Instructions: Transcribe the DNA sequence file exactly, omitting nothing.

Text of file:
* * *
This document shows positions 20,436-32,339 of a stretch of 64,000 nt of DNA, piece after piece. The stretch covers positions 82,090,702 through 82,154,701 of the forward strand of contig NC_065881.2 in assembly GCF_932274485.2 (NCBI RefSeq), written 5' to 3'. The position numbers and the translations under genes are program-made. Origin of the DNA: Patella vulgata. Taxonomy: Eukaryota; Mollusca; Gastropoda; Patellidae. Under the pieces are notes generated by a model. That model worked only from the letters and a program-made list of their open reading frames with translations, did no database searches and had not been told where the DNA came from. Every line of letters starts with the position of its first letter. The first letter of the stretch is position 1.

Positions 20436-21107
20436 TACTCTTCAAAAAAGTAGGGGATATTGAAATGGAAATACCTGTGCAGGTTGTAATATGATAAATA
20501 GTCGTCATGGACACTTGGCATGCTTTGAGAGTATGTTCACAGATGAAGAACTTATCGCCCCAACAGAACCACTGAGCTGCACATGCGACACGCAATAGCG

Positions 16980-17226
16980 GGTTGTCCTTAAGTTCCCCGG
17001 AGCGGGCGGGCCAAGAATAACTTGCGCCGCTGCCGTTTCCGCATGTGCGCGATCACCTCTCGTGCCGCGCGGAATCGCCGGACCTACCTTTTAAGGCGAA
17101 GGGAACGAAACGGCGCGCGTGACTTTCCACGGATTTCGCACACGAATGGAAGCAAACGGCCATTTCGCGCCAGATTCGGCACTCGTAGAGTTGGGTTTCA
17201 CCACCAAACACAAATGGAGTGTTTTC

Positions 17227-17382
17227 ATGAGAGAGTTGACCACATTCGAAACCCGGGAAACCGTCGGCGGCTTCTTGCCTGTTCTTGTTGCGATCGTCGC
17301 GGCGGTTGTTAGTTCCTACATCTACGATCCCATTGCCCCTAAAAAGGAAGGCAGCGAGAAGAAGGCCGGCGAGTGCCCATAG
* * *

This document shows positions 20,436-32,339 of a stretch of 64,000 nt of DNA, piece after piece. The stretch covers positions 82,090,702 through 82,154,701 of the forward strand of contig NC_065881.2 in assembly GCF_932274485.2 (NCBI RefSeq), written 5' to 3'. The position numbers and the translations under genes are program-made. Origin of the DNA: Patella vulgata. Taxonomy: Eukaryota; Mollusca; Gastropoda; Patellidae. Under the pieces are notes generated by a model. That model worked only from the letters and a program-made list of their open reading frames with translations, did no database searches and had not been told where the DNA came from. Every line of letters starts with the position of its first letter. The first letter of the stretch is position 1.

Positions 20436-21107
20436 TACTCTTCAAAAAAGTAGGGGATATTGAAATGGAAATACCTGTGCAGGTTGTAATATGATAAATA
20501 GTCGTCATGGACACTTGGCATGCTTTGAGAGTATGTTCACAGATGAAGAACTTATCGCCCCAACAGAACCACTGAGCTGCACATGCGACACGCAATAGCG

Positions 16980-17226
16980 GGTTGTCCTTAAGTTCCCCGG
17001 AGCGGGCGGGCCAAGAATAACTTGCGCCGCTGCCGTTTCCGCATGTGCGCGATCACCTCTCGTGCCGCGCGGAATCGCCGGACCTACCTTTTAAGGCGAA
17101 GGGAACGAAACGGCGCGCGTGACTTTCCACGGATTTCGCACACGAATGGAAGCAAACGGCCATTTCGCGCCAGATTCGGCACTCGTAGAGTTGGGTTTCA
17201 CCACCAAACACAAATGGAGTGTTTTC

Positions 17227-17382
17227 ATGAGAGAGTTGACCACATTCGAAACCCGGGAAACCGTCGGCGGCTTCTTGCCTGTTCTTGTTGCGATCGTCGC
17301 GGCGGTTGTTAGTTCCTACATCTACGATCCCATTGCCCCTAAAAAGGAAGGCAGCGAGAAGAAGGCCGGCGAGTGCCCATAG